Hornets go to York with nothing to lose and a sizeable bogey to lay. Having started the season with a convincing win over Keighley, Hornets can travel with a bit of confidence. And we're confident too: confident that York won't score 60 and confident that we'll score. Which will be a major improvement on last year.

So, get three mates in the car and get yourself over to York. Let's get together, make some noise and make a day of it. You never know: the magic of the Cup just might work in our favour. See you Sunday.

Monday, 9 March 2020

Hornets' Season Up and Running

Hornets 29 - Keighley 14

Hornets started life back in League 1 with a convincing win over a clawless Cougars side that was second best for 70 minutes. Bar a ten minute spell at the end of the first half, Hornets dominated this one, playing all the football on offer in a game sliced and diced by 25 penalties.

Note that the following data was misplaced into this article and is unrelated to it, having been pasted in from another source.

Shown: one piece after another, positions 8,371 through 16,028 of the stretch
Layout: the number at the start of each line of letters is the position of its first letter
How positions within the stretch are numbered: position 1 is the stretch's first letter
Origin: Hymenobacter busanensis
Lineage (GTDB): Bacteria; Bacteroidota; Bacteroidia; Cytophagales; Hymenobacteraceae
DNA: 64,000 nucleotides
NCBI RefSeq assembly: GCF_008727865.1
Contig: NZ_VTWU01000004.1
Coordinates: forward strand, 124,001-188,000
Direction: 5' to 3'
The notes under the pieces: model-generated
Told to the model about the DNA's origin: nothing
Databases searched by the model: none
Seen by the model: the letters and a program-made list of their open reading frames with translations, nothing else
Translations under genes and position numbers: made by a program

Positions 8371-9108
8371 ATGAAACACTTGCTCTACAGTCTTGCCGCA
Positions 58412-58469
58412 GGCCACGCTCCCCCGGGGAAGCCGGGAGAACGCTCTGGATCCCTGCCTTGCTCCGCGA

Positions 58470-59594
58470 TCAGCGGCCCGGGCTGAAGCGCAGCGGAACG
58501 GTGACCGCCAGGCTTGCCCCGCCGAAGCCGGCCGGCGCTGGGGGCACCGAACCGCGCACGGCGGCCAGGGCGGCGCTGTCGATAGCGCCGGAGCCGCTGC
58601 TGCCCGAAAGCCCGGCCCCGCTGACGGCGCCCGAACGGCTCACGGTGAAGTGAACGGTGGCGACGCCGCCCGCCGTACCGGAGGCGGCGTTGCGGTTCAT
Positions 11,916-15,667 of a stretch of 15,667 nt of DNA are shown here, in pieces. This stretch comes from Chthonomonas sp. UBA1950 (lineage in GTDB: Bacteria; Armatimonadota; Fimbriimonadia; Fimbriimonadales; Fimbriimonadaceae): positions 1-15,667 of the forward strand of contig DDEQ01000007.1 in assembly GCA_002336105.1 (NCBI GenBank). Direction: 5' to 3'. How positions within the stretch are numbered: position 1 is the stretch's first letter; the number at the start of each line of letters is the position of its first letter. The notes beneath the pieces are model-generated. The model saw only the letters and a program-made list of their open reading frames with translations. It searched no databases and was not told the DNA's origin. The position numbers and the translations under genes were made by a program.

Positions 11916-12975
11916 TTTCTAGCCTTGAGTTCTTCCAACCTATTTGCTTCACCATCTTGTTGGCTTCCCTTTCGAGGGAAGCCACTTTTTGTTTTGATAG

Hornets started with intent, Jordan Syme going close early doors before a Martin Ridyard dink into the in-goal caused panic amongst the Keighley defence: Andy Lea the only cool head in proximity to touch down. Sam Freeman added the extras; the first of yet another 100% afternoon with the boot.

For most of the first quarter, Hornets played in Keighley's half: forcing two drop-outs and building pressure. On 22 minutes Martyn Ridyard hoisted a kick to Keighley's flaky left edge, Webster and Hawkyard lost track of the ball under pressure of Brad Holroyd's harrying chase and Jamie Tracey gathered the loose ball to crash in unopposed. Sam Freeman the two for a comfortable 12-nil.

On the half hour - with Keighley errors and penalties mounting -  the Cougars' newly introduced rake Feather was handed a yellow card for a late shoulder charge on Sam Freeman. He got off the floor and took the two to extend Hornets' lead.

The reduction to twelve seemed to shake the visitors out of their torpor.  Firstly Mr Staveley missed a blatant knock-on as the Cougars crossed the line, his blushes saved by the near-side touch-judge. Then a freak try out of nothing: a pinball kick into the in-goal taking a series of ricochets for Miller to score. (14-4).